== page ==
The Three T’s: Frank Trumbauer with Jack and Charlie Teagarden

three tsIn Jan. 1934, trombonist Jack Teagarden, in what he thought was a very good move that would let him ride out the Depression, signed a five-year contract to become a member of the Paul Whiteman Orchestra. While Teagarden was featured on an occasional number with Whiteman, he was mostly buried anonymously in the large ensembles as the swing era took off.

In December 1936 when the Paul Whiteman band was on vacation, C-melody saxophonist Frank Trumbauer (who had recently left Whiteman) teamed up with Jack Teagarden and his brother trumpeter Charlie Teagarden (also employed by the orchestra) as the Three T’s. They played much of the month at the Hickory House in New York and were featured on three radio broadcasts.

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While the band initially got surprisingly negative reviews, they improved quickly and were one of the top jazz combos of that month. The three co-leaders were joined by Caspar Reardon (who was succeeded by Adele Girard) on harp, pianist Herman Crone, bassist Min Leibrook and drummer Stan King.

The Three T’s is a single disc that contains the three broadcasts. While the first aircheck is brief, the band gets to stretch out on the other two dates and displays quite a bit of potential. Jack Teagarden takes a few vocals, Charlie Teagarden is heard at his best, and Trumbauer shows his versatility, excelling on both the cooking pieces and semi-classical works including a remarkable “Eclipse.” Highlights include a few hot medleys (including one of “Between The Devil And The Deep Blue Sea” and “I Got Rhythm”), an inventive arrangement of “’S Wonderful,” and “Way Down Yonder In New Orleans.”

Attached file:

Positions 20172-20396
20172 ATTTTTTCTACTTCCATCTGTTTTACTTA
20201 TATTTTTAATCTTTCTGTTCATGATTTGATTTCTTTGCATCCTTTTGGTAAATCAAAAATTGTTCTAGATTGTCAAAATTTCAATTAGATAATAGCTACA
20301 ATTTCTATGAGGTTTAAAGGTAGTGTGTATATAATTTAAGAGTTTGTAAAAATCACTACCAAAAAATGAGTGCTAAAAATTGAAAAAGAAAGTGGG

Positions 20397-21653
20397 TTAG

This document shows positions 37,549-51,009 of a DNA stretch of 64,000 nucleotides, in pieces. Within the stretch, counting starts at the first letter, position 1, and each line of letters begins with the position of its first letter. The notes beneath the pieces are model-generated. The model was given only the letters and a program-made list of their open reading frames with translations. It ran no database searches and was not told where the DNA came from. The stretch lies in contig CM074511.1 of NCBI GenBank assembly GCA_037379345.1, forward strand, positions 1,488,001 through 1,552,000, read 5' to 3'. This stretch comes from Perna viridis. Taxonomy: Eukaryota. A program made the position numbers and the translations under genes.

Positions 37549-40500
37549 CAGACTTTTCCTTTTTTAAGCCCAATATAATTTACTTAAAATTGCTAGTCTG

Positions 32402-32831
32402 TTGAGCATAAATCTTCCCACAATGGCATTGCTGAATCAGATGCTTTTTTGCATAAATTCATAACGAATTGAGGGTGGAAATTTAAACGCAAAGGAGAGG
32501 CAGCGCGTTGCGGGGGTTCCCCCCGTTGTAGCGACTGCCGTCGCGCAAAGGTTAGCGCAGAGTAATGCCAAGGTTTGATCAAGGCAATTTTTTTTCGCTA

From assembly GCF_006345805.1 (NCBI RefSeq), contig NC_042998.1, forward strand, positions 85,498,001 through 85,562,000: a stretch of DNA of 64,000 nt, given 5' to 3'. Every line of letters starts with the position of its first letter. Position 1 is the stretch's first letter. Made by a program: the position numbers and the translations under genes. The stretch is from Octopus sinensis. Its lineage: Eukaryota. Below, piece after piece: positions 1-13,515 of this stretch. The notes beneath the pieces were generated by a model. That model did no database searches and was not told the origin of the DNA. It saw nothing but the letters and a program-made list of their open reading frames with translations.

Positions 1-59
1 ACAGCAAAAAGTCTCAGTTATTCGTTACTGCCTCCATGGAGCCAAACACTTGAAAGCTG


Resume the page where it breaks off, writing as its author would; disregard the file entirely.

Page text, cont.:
Unfortunately Jack Teagarden became seriously ill (soon recovering) later in the month and Whiteman called back both the Teagardens when his orchestra went on the road in early 1937, ending the Three T’s. Trumbauer would soon lead a new if less successful group with the same rhythm section and two other horn players. This valuable Jazz Oracle CD shows what could have been if Jack Teagarden had not signed that contract.

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The Three T’s (Jazz Oracle BDW 8056, 28 selections, TT = 68:02)

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